Elliot & Sheldon, 1998; Elliot, Sheldon, & Church, 1997), show- generated personal goals, because idiographic goal assessment
ing that each previous article has provided information on one offers an excellent, ecologically valid tool for studying conative
piece of, or subset of paths within, the proposed overarching processes (Little, 1993). We assume that all motivated individuals
model. The model pays particular attention to the self-concordance pursue goals, although individuals vary in the degree to which they
of individuals' goal-systems, that is, the degree to which stated are explicitly aware of those goals in daily life (Emmons, 1986).
goals express enduring interests and values. Three longitudinal
Figure 1 presents the self-concordance model in its entirety. The
studies are presented. Study 1 replicates and extends earlier find-
model can be divided in parts: factors promoting goal-striving and
ings, Study 2 provides support for important paths in the model not
attainment, and factors connecting goal attainment to changes in
yet examined empirically, and Study 3 tests the entire model
well-being. In accordance with the temporal and left-to-right di-
simultaneously while ruling out other important motivational vari-
rection of the model, we first focus on the goal-striving half of the
ables as causes of the self-concordance effects.

The Inception-to-Attainment Process

Kennon M. Sheldon, Department of Psychology, University of
MissouriColumbia; Andrew J. Elliot, Department of Psychology, Uni- The Self-Concordance Model begins when people select and
versity of Rochester. commit to a set of goals. Thus, the model does not address the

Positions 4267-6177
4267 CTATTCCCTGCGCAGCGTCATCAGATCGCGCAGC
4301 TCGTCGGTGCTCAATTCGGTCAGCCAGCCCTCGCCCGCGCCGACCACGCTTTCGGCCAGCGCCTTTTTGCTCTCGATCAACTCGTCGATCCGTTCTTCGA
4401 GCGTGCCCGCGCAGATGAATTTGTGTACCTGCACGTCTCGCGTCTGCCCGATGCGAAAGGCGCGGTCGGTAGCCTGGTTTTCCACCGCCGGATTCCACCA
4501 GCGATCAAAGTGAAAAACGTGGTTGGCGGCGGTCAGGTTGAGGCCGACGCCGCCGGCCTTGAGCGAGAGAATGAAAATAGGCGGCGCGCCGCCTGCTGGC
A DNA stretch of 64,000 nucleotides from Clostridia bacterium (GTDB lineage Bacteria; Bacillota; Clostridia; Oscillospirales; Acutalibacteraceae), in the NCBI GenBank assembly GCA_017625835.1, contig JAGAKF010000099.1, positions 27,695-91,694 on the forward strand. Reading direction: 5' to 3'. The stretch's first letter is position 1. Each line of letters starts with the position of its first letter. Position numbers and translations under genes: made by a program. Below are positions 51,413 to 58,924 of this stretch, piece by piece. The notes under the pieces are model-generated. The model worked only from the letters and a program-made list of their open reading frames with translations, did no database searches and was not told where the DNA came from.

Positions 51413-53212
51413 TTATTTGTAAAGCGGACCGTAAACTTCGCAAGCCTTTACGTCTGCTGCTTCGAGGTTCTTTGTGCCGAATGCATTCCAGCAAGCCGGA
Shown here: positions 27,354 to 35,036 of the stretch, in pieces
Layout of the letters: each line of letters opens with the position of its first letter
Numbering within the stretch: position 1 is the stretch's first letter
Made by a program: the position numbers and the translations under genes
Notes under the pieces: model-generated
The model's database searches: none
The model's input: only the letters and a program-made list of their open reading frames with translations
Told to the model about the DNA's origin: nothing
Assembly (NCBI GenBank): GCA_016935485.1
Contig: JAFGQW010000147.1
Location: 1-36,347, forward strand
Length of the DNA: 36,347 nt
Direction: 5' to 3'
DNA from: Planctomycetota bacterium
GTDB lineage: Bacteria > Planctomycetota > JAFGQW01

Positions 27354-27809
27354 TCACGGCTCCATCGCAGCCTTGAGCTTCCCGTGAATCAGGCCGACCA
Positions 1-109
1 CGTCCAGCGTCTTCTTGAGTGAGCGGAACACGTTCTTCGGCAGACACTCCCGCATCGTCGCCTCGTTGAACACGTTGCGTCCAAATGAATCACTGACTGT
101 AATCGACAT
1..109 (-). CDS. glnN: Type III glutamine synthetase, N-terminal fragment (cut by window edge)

The present research could not have been conducted without the assis- decision phase identified in Gollwitzer's (1990) action phases
tance of Claudia Joyner and Paul Tartaglione. We thank the following
model of goal striving, nor the accompanying deliberative mindset
individuals for their helpful comments on an earlier version of this article:
Lynne Cooper, Ed Deci, Tim Kasser, Harry Reis, and Rich Ryan.
in which people ponder which goals to select. Instead, we begin at
Correspondence concerning this article should be addressed to Ken
the point of goal selection, with the assumption that people's
Sheldon, Department of Psychology, 210 McAlester Hall, University of deliberations may have been flawed. That is, some individuals may
Missouri, Columbia, Missouri 65211. Electronic mail may be sent to have selected goals that do not represent the values and interests of their "self" well.


Goal Self-Concordance
X Goal Attainment

Goal Self- Sustained Goal Need Changes in

Concordance Effort Attainment Satisfying Well-Being

Figure 1. The self-concordance model.

Although the word self is used in many ways in contemporary (Baars & McGovem, 1996) necessary to make fully informed
psychology, we use it to refer to the more-or-less integrated center choices. Lacking this information, they may instead choose goals